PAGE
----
In California, you have the right to defend yourself, even if you’re not inside of your home at the time. The issue is dealt with in California’s self-defense laws which are more popularly referred to as Stand-Your-Ground laws.
What the Stand-Your-Ground laws do is provide you with a way to hold tight and defend yourself from an attack. The law most commonly come into play when a person encounters a burglar inside their home, but they also come into play in parking lots, parks, lawns, public buildings, and even on the road.
The idea behind the Stand-Your-Ground laws is that you should be able to defend yourself without having to worry about criminal prosecution.
It’s important to understand that the Stand-Your-Ground laws don’t give you free rein to do whatever you want. You are still expected to use some common sense and to not use unnecessary force in response to a minor concern.
In order to use the Stand-Your-Ground laws as self-defense, a few things have to happen.
- You have to show that you could reasonably believe that your health, safety, or life was in danger during that specific moment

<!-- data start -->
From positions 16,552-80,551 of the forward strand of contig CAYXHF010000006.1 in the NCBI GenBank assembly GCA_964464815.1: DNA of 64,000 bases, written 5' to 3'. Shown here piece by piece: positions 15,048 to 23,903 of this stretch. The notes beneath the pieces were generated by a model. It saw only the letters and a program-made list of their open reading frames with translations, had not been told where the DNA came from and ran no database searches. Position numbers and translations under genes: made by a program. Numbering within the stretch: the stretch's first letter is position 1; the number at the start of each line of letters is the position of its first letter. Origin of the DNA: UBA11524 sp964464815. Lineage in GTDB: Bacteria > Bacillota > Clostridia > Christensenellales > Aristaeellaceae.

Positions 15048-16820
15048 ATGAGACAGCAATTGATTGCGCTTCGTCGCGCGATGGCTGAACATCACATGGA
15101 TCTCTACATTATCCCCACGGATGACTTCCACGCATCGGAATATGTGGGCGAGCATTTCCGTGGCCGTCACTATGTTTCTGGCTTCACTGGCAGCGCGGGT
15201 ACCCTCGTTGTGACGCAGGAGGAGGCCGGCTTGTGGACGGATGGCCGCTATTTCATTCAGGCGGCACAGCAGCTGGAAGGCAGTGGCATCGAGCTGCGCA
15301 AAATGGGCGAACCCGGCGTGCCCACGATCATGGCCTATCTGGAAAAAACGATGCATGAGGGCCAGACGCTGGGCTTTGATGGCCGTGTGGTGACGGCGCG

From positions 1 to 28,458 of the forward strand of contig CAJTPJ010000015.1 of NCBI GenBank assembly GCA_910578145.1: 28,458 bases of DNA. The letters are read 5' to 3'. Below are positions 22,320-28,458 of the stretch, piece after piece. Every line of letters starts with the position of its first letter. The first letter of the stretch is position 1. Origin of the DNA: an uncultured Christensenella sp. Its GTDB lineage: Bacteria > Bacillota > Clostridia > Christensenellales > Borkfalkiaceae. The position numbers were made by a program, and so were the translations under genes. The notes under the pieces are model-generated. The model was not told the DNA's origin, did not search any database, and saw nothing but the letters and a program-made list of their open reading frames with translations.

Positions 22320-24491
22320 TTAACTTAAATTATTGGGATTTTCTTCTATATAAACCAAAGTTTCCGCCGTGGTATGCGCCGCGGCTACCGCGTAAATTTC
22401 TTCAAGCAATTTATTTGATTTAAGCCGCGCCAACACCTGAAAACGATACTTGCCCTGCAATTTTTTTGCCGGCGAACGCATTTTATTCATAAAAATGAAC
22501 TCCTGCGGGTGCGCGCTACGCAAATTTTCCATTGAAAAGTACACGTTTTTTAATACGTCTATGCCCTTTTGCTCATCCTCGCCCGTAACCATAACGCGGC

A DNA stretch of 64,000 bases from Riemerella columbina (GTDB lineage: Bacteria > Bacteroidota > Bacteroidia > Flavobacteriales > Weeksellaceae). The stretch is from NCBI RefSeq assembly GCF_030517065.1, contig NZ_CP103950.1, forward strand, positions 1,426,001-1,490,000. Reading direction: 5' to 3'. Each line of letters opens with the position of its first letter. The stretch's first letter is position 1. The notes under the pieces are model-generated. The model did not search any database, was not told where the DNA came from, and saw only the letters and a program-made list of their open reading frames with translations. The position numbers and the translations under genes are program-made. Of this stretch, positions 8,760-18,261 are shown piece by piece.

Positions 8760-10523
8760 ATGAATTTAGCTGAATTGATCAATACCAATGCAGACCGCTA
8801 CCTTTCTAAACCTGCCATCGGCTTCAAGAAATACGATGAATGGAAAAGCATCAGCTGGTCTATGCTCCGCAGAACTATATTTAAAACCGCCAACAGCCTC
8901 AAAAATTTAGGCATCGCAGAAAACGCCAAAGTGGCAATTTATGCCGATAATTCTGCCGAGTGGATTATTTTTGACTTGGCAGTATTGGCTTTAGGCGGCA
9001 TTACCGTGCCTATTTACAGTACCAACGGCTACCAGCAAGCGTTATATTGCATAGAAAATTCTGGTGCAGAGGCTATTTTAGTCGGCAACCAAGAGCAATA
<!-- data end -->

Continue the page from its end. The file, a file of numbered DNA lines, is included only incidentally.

- You had to genuinely believe that the degree of force you used in response to the threat was appropriate in the situation
- You have to prove that you didn’t use an excessive amount of force given the nature of the threat
There have been cases of people killing a perceived threat. Whenever this happens, there are always questions about whether the degree of force used was really necessary.
The way California’s self-defense laws are written, you have the right to used deadly force against anyone who you feel intends to kill or seriously harm you. Examples of this include: